Religion in Politics: Should We Care?

Article VI, section 3 of the Constitution states “…no religious test shall ever be required as a qualification to any office or public trust under the United States”, and so far we have been wise enough to leave that section in place. More than two centuries on, we still refrain from officially requiring candidates to profess any specific religion, or any religion at all. For better or worse though, we do have a religious test from the voters.

It is sad that today, the day that we will (if the polls are accurate) elect the first black President of The United States of America, people of specific religions are still shunned by the electorate in most areas, and most of those who admit to not believing in any religion remain political pariahs.

Is this the way it should be?

After the last Canadian election, their new Prime Minister, Stephen Harper, ended his victory speech with the words “God bless Canada.” This resulted in a huge outcry against this kind of insertion of religion into politics. In the US today it would seem very normal, but in Canada and other countries with a strong separation between church and state, a candidate’s religion is only relevant to the extent that it affects policy decisions.

Not only is it unfair to reject a candidate based solely on religious beliefs, it is also very dangerous to vote for a candidate based on professed religious beliefs.

It is difficult to even trust politicians’ stated views, much less to extrapolate their views from their purported religions and then take it on faith that they will act in accordance with your conclusions.

Instead, just as our politicians should be putting the best interests of their country and constituents ahead of their own religious beliefs in matters of public policy, voters should be willing to overlook the religious beliefs of a candidate and vote on the issues.

A Muslim, Mormon or Atheist who will faithfully serve the best interests of your community is more worthy of your support than someone who claims to share your religious beliefs but will gladly sell your community out to the highest bidder.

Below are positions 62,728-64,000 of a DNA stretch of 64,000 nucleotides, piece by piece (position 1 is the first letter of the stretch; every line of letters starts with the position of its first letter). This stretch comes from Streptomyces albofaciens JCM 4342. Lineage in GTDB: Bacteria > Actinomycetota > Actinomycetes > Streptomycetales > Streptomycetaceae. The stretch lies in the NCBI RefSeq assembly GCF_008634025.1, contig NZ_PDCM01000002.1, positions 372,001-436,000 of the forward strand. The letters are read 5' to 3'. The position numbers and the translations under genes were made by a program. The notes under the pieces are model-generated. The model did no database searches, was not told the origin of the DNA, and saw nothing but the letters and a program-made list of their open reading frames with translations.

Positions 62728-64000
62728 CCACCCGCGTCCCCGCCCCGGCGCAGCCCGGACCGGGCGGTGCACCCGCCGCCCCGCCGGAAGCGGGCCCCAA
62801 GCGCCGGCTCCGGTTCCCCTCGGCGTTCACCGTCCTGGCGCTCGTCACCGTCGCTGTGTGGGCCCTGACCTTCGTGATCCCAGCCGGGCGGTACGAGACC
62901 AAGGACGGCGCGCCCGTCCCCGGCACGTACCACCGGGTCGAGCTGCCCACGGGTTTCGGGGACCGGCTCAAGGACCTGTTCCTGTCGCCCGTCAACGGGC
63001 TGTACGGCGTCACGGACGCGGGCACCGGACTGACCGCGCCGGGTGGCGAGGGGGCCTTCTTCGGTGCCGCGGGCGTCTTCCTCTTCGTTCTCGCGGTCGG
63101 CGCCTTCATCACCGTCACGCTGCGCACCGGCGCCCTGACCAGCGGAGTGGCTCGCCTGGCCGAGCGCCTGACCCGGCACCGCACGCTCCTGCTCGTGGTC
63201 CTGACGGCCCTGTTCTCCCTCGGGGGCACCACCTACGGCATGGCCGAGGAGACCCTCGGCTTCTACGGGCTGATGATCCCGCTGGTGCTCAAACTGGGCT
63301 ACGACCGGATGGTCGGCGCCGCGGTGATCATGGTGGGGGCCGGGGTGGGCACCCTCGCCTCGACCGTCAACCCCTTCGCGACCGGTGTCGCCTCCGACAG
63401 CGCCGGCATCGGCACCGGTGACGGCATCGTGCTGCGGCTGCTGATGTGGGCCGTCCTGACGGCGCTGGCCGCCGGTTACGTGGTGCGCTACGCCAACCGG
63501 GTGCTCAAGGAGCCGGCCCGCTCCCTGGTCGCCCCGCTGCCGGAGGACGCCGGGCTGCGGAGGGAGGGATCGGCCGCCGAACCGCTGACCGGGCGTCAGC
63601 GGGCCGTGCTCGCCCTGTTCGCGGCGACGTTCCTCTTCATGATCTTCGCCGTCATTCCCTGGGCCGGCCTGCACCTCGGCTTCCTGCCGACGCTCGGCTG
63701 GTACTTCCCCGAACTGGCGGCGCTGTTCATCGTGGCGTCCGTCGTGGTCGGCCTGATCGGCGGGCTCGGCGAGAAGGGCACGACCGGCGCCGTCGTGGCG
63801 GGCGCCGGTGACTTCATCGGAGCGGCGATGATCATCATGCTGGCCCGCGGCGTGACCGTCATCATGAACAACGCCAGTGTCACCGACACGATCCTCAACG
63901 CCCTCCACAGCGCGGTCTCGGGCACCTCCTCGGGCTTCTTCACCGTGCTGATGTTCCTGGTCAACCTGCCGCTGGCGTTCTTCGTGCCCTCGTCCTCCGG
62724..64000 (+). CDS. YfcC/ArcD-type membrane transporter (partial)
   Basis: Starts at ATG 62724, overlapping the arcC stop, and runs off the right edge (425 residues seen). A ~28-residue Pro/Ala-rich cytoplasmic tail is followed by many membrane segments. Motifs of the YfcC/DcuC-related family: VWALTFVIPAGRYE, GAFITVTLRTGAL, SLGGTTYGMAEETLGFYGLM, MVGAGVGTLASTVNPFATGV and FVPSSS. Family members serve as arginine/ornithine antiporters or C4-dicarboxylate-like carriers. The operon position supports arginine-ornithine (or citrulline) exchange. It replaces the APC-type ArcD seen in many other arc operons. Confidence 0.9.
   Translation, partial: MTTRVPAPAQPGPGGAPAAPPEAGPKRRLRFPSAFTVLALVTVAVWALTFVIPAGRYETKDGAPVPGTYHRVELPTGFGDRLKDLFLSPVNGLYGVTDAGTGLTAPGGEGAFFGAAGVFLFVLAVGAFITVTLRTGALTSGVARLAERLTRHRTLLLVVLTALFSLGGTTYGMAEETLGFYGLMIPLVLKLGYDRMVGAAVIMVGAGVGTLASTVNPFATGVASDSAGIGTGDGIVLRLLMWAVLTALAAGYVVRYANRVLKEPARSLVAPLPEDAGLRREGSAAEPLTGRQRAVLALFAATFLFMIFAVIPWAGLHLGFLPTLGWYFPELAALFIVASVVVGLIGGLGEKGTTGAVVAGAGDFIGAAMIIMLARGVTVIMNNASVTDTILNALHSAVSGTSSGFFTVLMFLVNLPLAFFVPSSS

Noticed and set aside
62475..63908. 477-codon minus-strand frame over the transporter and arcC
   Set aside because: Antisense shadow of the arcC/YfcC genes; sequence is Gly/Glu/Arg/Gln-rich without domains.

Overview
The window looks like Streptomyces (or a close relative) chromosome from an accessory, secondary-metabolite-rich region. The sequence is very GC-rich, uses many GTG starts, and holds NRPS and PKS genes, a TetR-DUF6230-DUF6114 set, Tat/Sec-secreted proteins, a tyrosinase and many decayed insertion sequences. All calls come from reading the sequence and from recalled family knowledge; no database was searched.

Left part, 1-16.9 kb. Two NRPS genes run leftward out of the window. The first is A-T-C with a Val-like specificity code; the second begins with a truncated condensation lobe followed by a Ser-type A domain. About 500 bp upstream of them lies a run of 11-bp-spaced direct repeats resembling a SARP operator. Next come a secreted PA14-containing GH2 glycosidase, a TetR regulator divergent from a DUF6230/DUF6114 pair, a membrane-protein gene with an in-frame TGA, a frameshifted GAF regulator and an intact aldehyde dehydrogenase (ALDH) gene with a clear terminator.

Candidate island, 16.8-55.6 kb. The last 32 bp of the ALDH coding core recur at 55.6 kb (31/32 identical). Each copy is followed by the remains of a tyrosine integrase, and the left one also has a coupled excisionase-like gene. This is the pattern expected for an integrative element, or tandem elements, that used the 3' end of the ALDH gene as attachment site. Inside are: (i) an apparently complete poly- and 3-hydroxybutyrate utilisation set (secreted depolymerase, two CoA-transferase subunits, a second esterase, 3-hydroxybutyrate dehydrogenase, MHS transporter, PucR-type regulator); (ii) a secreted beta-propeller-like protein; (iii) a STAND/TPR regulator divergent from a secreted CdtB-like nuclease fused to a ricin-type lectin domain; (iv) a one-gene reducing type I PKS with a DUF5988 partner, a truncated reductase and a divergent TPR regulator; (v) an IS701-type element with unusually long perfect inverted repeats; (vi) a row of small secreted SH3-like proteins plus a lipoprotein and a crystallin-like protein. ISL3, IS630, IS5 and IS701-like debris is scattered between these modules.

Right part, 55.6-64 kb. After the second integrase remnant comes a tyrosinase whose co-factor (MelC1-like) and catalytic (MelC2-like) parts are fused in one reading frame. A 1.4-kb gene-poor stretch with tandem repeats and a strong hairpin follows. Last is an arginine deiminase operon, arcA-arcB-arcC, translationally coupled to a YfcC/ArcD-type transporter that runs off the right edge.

Although politicians overall don’t have a good reputation for honesty and reliability, there are good candidates out there of all sizes, shapes and beliefs. We must be willing to vote not for the slickest politicians or the ones who claims to be most like us, but for the ones who share our vision for the future of the country.

Please, vote on issues not image.

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About Kazz

My name is Shawn Esplin and I am an advocate of Free Thought and general good sense and thought in general. To that end, I encourage people to seriously question the things that they have been taught, especially as children, because many of these things - religious and secular - are taken on faith until we actively choose to seriously examine them for ourselves.

One thought on “Religion in Politics: Should We Care?

  1. Claims of religiosity are cheaply bought nobility in this day and age. Within the shifting-sands of social handshaking it’s the same as flag waving: “I am one of you!” An otherwise outsider, even a celebrity, can cuddle-up to almost anyone if they use this particular Jedi-mind-trick.

    Religiosity has such a broad spectrum even within its major components simply knowing a candidates religion is not equal to knowing how they’ll act—in fact, it’s hardly a predictor of anything. We just need to look back through the history of US politicians to see who followed what mythology and wonder at how shockingly different they were.

    Don’t vote on religion—the politician waving his flag is not “one of us” she’s a politician. An individual born and bred to live in a sea of diplomacy and hand waving by people so much larger than life they cannot experience the simple pleasure of sitting at the corner diner to eat a sundae. Furthermore: they have a job.

    They work for us. Why should be permit them to split their loyalty between us and whatever strange gods inhabit their mythology; especially when such vast differences exist even between the followers of the same gods. These are not the things that make politicians do a good job for us. What does that is when we keep them honest.

    There are no guarantees that a politician will hold to their campaign promises in the first place—this is the same guarantee that a politician who claims to be the same religion as us actually has the same morality: NONE. As a result, We The People, need to vote bureaucrats out of office who fail to live up to their jobs, who make bad promises and fail at them, or simply fall out of line with the public interest.

    Keeping a person in office out of religious sympathy will only hurt us and blind us to even obvious danger.

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